They used to boast that they had ‘more stars than there are in the heavens’ though their official motto was the lofty ‘Ars gratia artis’ – which translates from bog Latin as ‘art for art’s sake’. Their first mascot was re-named Slats and was succeeded by, among others, Jackie, Tanner, George and Leo.
What am I talking about? This! [roar of a lion]
The boastful organisation told not a word of a lie – MGM in the 1930s and 40s had some of the biggest names in Hollywood under contract, stars like Clark Gable, Joan Crawford, Greta Garbo, Judy Garland, Gene Kelly, Fred Astaire – need I go on? As regards the motto, don’t believe a word of it – it was art all right, but it was purely for the sake of money.
The logo was a different matter entirely. When Samuel Goldwyn’s old studio, Goldwyn Pictures merged with the exhibition business Metro and Louis B. Mayer pictures in 1924, the company had already started using a lion in their pre-credit sequence. MGM decided to continue the practice and the first occasion on which the MGM lion appeared before one of the studio’s movies was in the utterly forgettable and accordingly utterly forgotten He who gets slapped a silent movie starring Lon Chaney and Norma Shearer. Perhaps it’s a 1920s version of Fifty shades of grey who knows.
And what has all this got to do with us, I hear you say?
Well, its because of the identity of the very first MGM lion. The studio called him Slats but that wasn’t his real name. It was Cairbre. And he wasn’t African or even Californian, he was a genuine Dub. Cairbre was born in Dublin Zoo in 1919 and was named after Cuchulainn’s charioteer, or a High King of Ireland, or a rebellious pretender to the High Kingship, or whatever you’re having yourself.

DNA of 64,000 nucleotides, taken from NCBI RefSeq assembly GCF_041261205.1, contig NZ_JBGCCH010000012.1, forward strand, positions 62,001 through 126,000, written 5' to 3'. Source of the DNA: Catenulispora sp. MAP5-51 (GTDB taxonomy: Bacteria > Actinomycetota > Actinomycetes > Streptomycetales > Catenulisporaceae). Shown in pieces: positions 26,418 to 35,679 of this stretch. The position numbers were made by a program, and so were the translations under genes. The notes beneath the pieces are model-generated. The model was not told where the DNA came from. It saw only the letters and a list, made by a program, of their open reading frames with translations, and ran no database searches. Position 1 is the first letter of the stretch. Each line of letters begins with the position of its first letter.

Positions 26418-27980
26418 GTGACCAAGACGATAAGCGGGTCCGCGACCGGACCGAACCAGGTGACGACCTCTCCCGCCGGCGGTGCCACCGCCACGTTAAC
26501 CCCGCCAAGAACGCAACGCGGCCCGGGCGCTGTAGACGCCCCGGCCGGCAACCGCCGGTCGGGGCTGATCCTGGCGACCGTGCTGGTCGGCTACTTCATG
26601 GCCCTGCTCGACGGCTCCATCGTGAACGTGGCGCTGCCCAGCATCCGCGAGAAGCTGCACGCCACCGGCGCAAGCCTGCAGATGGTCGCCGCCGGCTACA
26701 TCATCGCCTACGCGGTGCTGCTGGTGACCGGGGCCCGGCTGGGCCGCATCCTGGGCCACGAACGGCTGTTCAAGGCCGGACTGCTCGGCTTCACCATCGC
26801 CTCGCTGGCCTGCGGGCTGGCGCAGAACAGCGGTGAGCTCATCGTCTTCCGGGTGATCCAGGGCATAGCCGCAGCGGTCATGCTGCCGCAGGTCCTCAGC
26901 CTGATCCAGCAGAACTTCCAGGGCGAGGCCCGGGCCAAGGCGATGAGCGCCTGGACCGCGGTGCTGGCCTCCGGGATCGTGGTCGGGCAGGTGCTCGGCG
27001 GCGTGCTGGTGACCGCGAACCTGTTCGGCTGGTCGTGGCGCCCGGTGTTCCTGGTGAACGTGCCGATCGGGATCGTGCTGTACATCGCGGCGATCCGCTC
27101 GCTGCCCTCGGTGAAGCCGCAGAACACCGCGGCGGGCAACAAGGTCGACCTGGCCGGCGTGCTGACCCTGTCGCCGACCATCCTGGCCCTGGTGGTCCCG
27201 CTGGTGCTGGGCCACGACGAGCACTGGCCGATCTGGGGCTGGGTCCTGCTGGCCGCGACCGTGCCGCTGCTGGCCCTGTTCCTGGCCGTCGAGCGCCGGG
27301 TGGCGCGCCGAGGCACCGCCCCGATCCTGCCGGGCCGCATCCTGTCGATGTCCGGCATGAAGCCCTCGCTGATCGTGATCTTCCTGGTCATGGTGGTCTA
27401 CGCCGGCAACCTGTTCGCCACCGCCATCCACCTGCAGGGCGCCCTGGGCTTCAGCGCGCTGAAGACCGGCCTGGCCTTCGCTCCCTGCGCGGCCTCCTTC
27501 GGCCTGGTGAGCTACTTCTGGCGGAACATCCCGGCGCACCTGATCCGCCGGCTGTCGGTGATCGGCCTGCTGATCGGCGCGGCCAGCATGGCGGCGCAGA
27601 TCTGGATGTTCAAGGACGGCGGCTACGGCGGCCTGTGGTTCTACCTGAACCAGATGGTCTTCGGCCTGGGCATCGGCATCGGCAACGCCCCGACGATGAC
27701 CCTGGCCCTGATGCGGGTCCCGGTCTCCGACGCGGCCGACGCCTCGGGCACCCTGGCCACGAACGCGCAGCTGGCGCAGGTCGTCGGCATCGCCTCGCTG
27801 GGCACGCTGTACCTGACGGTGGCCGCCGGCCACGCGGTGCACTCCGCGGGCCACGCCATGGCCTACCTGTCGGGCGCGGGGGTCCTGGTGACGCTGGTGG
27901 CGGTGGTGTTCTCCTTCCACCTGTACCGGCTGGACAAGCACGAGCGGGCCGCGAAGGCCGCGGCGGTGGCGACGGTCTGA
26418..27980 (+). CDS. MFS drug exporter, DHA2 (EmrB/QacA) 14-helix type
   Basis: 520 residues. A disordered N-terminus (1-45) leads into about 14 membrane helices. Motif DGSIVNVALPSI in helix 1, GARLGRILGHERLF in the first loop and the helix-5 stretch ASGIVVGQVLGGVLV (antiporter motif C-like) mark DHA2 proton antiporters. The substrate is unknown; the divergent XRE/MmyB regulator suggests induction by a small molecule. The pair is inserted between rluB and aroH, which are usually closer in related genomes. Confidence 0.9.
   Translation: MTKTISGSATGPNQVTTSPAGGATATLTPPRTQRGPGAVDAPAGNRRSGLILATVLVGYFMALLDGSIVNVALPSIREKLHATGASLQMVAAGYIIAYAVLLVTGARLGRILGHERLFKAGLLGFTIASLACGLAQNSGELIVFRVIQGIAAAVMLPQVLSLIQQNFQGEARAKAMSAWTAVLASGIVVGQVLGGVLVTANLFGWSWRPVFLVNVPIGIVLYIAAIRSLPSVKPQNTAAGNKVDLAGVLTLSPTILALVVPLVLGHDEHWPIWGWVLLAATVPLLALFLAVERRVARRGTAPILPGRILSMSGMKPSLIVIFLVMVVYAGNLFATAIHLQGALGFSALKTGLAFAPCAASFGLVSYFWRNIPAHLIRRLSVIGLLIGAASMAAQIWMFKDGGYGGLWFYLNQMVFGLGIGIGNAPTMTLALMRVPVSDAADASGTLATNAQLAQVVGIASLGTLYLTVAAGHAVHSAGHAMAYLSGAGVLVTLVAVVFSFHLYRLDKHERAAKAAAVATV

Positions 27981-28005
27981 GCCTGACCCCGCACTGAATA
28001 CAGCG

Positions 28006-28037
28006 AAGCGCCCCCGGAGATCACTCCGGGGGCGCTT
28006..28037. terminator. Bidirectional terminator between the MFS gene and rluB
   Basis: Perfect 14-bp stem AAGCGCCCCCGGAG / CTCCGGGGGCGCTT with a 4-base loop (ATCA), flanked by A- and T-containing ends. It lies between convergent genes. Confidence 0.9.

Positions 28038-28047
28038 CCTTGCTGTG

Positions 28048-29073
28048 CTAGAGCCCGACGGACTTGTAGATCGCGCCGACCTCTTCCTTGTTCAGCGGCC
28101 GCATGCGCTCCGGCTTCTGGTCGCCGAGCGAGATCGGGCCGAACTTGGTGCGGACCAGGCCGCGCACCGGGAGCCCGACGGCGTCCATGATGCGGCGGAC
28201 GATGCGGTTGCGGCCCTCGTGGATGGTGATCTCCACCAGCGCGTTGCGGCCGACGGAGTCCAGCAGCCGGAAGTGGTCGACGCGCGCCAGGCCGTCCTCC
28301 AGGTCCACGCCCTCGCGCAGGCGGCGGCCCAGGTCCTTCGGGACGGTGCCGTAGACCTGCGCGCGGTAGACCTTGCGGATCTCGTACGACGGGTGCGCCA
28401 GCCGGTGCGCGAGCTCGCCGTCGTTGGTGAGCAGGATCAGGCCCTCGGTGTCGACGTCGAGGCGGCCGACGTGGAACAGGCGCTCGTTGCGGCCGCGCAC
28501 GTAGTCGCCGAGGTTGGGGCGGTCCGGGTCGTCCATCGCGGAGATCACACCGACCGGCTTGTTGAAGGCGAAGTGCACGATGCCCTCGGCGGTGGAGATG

Cairbre had, apparently, been introduced to Sam Goldwyn, and the silver screen, by fellow Dub, Cedric Gibbons, the designer and art director. This means that Gibbons is personally responsible for two enduring Hollywood icons, neither of them human. He also designed the statuette to be presented to members of the Academy of Motion Picture Arts and Sciences at their annual award ceremony, we know them more familiarly today as, the Oscars. Gibbons apparently modelled the statuette on his wife, the statuesque film star Dolores del Rio.
But back to Cairbre. There is a famous photograph of two men filming him for the MGM logo. Health and Safety considerations don’t seem to have been paramount (no pun intended – though, ironically, that’s where the shoot took place – Paramount studios). Camera crew and big cat are separated, not by a hefty iron grille, but by a few feet of clear air. Were Cairbre of malevolent disposition he could have had a snack of cinematographer sushi any time he wanted.
Cairbre’s image continued to be used on all the old black and white, silent MGM movies until 1928. As no one had recorded his heavily Dublin-accented roar, when the talkies began he was replaced by the more garrulous Jackie. He died at the age of 17 and although his hide is on display in a museum in Kansas he should not be confused with the cowardly lion of MGM’s The Wizard of Oz.
When the comedian Mary Tyler Moore formed her own production company MTM in the 1960s – she mimicked the MGM logo, but replaced Cairbre with a little pussycat – it’s highly unlikely the kitty is also Irish.
Cairbre, the big cat who tossed his mane from side to side for MGM, was born 96 years ago, on this day.